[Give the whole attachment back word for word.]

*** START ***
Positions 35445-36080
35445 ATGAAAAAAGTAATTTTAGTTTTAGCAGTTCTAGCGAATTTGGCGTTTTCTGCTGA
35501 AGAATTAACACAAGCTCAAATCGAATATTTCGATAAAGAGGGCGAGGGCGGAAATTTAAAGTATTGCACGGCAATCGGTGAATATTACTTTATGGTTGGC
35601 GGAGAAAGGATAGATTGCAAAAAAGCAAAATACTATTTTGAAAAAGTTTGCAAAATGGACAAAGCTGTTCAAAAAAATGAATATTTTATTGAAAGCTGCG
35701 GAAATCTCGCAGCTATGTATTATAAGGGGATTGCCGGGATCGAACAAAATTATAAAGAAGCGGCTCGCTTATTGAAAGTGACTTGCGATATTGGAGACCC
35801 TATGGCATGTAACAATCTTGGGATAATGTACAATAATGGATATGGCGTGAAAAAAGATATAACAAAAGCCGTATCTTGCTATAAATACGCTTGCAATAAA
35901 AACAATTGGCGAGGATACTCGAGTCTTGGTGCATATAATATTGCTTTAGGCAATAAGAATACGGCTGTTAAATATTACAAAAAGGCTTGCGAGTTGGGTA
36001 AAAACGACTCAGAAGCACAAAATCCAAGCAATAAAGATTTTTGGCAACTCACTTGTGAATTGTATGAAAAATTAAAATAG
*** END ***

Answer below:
Positions 35445-36080
35445 ATGAAAAAAGTAATTTTAGTTTTAGCAGTTCTAGCGAATTTGGCGTTTTCTGCTGA
35501 AGAATTAACACAAGCTCAAATCGAATATTTCGATAAAGAGGGCGAGGGCGGAAATTTAAAGTATTGCACGGCAATCGGTGAATATTACTTTATGGTTGGC
35601 GGAGAAAGGATAGATTGCAAAAAAGCAAAATACTATTTTGAAAAAGTTTGCAAAATGGACAAAGCTGTTCAAAAAAATGAATATTTTATTGAAAGCTGCG
35701 GAAATCTCGCAGCTATGTATTATAAGGGGATTGCCGGGATCGAACAAAATTATAAAGAAGCGGCTCGCTTATTGAAAGTGACTTGCGATATTGGAGACCC
35801 TATGGCATGTAACAATCTTGGGATAATGTACAATAATGGATATGGCGTGAAAAAAGATATAACAAAAGCCGTATCTTGCTATAAATACGCTTGCAATAAA
35901 AACAATTGGCGAGGATACTCGAGTCTTGGTGCATATAATATTGCTTTAGGCAATAAGAATACGGCTGTTAAATATTACAAAAAGGCTTGCGAGTTGGGTA
36001 AAAACGACTCAGAAGCACAAAATCCAAGCAATAAAGATTTTTGGCAACTCACTTGTGAATTGTATGAAAAATTAAAATAG